Each chemical reaction involves an enthalpy change that leads to a change in temperature. The amount of substance converted during the reaction determines the increase (i.e. exothermic reaction) or decrease (i.e. endothermic reaction) in temperature.
In a thermometric titration, the reagent solution (titrant) is added to the sample at a constant rate until attaining the endpoint. The change in temperature of the reaction solution is plotted against the volume of titrant that is added. The titration endpoint can be identified by a break in the titration curve and can be accurately determined by means of the second derivative. As the temperature sensor (Thermoprobe) has a 0.3 second response time and a 10-5K resolution, even minute changes in enthalpy can be monitored reliably.
Following are the most salient advantages of thermometric titration:
- Easy-to-learn and carry out, and is completely supported by the tiamo™ titration software
- Results can be obtained rapidly
- Solves the issue of titrating difficult samples that cannot be titrated potentiometrically
- Single sensor for all applications
- Sensor calibration is not required
- Sensor is maintenance-free
- No membrane or diaphragm issues
- A robust technique for routine work
- Highly suitable for aggressive media
Metrohm has been actively involved in the development of novel applications (Figure 1) for thermometric titration.
Figure 1. 859 Titrotherm from Metrohm for the Thermometric Titration
AB298: Automated Sodium Determination in Various Foods
Regulatory agencies and consumers are working harder for the precise analysis of sodium content in food products. Direct measurement techniques, such as inductively coupled plasma spectroscopy (ICP) and atomic absorption spectroscopy (AAS), are quite expensive and time-consuming for testing labs. As a result, a number of food companies indirectly analyze sodium by using the analysis results of chloride. Subsequently, the sodium content is typically calculated by presuming that the molar ratio of chloride ions to sodium ions in the food is 1:1. However, this is not necessarily the case, especially when there is a presence of chloride-containing ingredients (potassium chloride) or common sodium-containing food ingredients (monosodium glutamate and sodium benzoate) in the food matrix.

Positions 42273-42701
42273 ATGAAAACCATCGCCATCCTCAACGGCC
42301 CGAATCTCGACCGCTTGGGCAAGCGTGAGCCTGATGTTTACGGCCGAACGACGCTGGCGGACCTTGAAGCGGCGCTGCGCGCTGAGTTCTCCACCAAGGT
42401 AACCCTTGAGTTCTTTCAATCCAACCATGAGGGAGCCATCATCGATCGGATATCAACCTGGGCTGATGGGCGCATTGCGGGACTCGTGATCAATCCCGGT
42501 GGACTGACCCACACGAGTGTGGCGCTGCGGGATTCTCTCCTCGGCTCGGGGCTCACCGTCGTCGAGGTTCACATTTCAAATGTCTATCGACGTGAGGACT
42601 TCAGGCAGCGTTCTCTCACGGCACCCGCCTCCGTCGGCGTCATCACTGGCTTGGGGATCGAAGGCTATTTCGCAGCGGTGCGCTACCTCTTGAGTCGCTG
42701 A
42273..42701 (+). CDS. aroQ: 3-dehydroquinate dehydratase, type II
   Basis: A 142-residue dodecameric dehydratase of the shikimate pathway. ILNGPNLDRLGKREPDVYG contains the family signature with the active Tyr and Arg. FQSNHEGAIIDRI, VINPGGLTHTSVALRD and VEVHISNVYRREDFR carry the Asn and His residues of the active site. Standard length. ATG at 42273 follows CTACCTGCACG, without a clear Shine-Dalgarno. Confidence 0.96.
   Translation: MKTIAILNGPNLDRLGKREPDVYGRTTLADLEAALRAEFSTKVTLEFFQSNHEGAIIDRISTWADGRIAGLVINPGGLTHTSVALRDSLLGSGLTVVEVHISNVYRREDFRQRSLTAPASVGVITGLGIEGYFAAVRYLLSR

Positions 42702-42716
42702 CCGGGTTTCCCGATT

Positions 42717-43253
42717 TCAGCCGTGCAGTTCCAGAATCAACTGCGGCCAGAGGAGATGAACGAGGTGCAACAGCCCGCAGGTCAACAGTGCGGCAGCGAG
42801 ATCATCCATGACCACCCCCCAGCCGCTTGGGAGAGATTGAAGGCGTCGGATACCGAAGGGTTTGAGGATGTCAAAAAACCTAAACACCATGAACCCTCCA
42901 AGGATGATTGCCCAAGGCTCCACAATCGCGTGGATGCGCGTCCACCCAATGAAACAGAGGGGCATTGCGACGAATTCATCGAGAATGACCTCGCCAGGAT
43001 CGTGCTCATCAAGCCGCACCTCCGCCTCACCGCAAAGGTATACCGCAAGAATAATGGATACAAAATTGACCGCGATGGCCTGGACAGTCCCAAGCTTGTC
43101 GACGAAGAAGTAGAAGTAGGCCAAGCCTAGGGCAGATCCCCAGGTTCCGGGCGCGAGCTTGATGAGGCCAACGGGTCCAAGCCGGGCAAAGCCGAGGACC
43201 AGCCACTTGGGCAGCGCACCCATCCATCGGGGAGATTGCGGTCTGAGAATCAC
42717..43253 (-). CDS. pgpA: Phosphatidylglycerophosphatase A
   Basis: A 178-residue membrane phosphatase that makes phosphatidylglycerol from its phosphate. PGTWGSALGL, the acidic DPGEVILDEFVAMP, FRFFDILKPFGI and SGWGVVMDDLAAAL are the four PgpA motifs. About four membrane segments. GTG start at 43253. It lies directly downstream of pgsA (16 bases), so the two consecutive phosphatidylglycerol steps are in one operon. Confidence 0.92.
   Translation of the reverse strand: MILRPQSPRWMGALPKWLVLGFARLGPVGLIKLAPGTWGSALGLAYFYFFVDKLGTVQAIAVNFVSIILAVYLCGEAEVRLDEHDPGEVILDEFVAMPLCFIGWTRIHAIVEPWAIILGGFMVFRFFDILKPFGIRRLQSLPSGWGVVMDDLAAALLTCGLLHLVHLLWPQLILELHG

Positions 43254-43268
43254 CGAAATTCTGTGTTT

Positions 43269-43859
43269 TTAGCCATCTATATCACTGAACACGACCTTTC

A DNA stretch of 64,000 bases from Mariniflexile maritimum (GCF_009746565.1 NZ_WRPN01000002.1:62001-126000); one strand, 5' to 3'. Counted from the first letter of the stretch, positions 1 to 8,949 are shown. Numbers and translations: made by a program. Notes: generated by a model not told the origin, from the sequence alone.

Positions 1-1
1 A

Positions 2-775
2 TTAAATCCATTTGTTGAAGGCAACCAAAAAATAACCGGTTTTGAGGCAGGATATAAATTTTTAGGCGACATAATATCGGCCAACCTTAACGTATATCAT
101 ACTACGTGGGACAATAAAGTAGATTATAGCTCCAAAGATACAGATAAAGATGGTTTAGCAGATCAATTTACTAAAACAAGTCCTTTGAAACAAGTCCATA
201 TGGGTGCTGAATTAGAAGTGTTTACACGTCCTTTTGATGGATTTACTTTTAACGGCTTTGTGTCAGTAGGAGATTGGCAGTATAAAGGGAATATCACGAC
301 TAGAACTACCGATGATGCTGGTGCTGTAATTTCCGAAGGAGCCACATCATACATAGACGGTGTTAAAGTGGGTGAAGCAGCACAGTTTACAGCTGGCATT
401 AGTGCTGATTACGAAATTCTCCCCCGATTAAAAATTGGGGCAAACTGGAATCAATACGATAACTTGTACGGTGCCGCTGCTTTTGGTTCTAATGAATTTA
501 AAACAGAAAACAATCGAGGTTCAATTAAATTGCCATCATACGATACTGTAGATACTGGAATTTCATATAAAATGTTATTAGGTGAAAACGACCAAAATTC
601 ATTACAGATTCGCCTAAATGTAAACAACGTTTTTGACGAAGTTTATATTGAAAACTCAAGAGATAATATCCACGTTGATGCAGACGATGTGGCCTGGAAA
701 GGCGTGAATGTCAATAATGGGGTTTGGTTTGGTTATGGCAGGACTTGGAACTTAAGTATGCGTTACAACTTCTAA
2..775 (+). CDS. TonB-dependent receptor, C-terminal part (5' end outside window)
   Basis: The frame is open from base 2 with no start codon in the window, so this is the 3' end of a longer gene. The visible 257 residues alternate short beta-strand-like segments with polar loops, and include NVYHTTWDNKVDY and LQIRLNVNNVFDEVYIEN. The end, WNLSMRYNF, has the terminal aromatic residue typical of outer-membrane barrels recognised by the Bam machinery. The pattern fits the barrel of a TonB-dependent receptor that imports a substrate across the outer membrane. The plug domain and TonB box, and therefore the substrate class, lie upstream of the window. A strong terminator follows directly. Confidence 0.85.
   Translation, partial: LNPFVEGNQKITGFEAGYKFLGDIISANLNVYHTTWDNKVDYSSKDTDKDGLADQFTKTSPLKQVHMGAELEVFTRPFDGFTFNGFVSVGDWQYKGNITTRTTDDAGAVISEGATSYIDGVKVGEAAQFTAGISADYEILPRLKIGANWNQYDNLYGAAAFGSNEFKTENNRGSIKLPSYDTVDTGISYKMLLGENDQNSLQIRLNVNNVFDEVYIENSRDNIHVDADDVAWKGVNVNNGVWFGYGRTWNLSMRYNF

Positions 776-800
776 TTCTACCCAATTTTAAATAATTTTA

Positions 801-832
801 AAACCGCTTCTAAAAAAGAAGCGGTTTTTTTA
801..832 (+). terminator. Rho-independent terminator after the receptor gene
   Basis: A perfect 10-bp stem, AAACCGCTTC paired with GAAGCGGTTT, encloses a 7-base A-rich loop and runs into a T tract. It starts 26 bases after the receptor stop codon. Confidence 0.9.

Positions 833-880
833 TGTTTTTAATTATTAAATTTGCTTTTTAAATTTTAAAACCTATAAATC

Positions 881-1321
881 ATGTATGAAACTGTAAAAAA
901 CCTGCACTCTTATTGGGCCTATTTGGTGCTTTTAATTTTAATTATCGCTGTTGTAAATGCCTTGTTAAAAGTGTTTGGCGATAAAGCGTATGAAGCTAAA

The determination of sodium content in foodstuffs does not involve any complicated manual sample preparation steps. The food is initially homogenized in a completely automatic manner using a high-frequency homogenizer Polytron 1300D that can be mounted on a USB Sample Processor. Subsequently, ammonium hydrogen difluoride is added to the sample, and then thermometric titration of the sample is carried out using a standardized aluminum solution containing a stoichiometric excess of potassium ions. Insoluble NaK2AlF6 is acquired from this exothermic reaction:
AB307, AB308, AB314, AB316: Determination of Sulfate and Phosphate in Various Fertilizers
This series of Application Bulletins cover the determination of phosphate and sulfate in liquid fertilizers and granular fertilizers such as triple superphosphate (TSP), diammonium phosphate (DAP), and monoammonium phosphate (MAP). Thermometric titration of sulfate can be carried out in a fast and easy way using a standard Ba2+ solution as a titrant. This process is already in use for determining sulfate in wet-process phosphoric acid. These results are presented as the percentage of elemental sulfur (%S).
Thermometric titration of phosphate can be performed in a fast and easy way using a standard Mg2+ solution as a titrant. This technique for determining titrimetric phosphate is based on a classical gravimetric method. The phosphate-containing solution is buffered by using NH4Cl/NH3 solution instantly before the titration. Insoluble MgNH4PO4 is formed as a result of an exothermic reaction. These results are presented as the percentage of P and P2O5. The amount of phosphoric acid in liquid fertilizers can be thermometrically titrated easily using a standardized NaOH solution c (NaOH) = 2 mol/L. The interfering calcium content present in the phosphoric fertilizer can be removed by the addition of a saturated oxalate solution.
AB313: Determination of Total Caustic, Total Soda, and Alumina in Bayer Process Liquors